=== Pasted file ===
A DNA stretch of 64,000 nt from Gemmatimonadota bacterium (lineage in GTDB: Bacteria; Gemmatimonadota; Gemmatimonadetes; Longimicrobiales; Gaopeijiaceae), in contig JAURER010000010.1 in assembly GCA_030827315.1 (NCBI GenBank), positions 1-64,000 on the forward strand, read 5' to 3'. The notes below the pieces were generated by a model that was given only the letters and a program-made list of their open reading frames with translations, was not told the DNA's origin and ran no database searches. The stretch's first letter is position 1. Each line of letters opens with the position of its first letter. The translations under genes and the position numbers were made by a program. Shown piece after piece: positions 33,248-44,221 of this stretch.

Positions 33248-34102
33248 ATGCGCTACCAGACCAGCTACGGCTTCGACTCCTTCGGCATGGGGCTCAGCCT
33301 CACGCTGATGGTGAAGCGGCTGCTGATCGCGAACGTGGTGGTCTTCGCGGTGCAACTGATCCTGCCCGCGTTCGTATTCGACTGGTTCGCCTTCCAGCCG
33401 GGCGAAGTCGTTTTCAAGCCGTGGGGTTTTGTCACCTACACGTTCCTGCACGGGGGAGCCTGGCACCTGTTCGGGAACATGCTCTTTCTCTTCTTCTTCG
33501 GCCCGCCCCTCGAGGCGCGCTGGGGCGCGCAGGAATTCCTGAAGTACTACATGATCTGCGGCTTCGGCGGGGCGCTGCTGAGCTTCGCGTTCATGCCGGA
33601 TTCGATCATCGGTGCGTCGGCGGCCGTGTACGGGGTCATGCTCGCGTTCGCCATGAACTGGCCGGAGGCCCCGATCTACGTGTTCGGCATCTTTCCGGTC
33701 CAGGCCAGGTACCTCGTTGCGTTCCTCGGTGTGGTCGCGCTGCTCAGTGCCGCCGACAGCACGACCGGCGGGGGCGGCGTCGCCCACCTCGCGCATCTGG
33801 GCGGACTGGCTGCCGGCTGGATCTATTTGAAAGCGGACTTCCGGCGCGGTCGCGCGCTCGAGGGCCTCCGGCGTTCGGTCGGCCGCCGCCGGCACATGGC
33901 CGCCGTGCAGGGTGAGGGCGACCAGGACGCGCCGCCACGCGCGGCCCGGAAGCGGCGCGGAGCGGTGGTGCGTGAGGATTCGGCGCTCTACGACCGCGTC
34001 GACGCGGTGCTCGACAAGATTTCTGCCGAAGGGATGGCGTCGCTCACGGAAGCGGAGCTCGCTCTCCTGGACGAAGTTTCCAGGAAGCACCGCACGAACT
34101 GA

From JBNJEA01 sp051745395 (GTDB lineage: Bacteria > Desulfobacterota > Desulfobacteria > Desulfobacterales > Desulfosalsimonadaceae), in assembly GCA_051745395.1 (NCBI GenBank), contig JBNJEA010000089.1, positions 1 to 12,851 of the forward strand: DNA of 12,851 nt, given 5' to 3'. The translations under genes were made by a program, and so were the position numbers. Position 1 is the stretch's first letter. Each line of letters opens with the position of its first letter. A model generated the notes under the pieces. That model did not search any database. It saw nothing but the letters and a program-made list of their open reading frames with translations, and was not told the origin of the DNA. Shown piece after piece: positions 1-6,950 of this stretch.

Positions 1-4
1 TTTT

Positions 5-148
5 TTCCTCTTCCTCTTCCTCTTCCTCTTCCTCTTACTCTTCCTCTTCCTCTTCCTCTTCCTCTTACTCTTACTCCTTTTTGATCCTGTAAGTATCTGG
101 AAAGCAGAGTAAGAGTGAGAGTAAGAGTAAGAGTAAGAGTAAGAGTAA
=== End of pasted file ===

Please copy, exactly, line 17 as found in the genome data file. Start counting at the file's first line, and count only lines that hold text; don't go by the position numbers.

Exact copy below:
5 TTCCTCTTCCTCTTCCTCTTCCTCTTCCTCTTACTCTTCCTCTTCCTCTTCCTCTTCCTCTTACTCTTACTCCTTTTTGATCCTGTAAGTATCTGG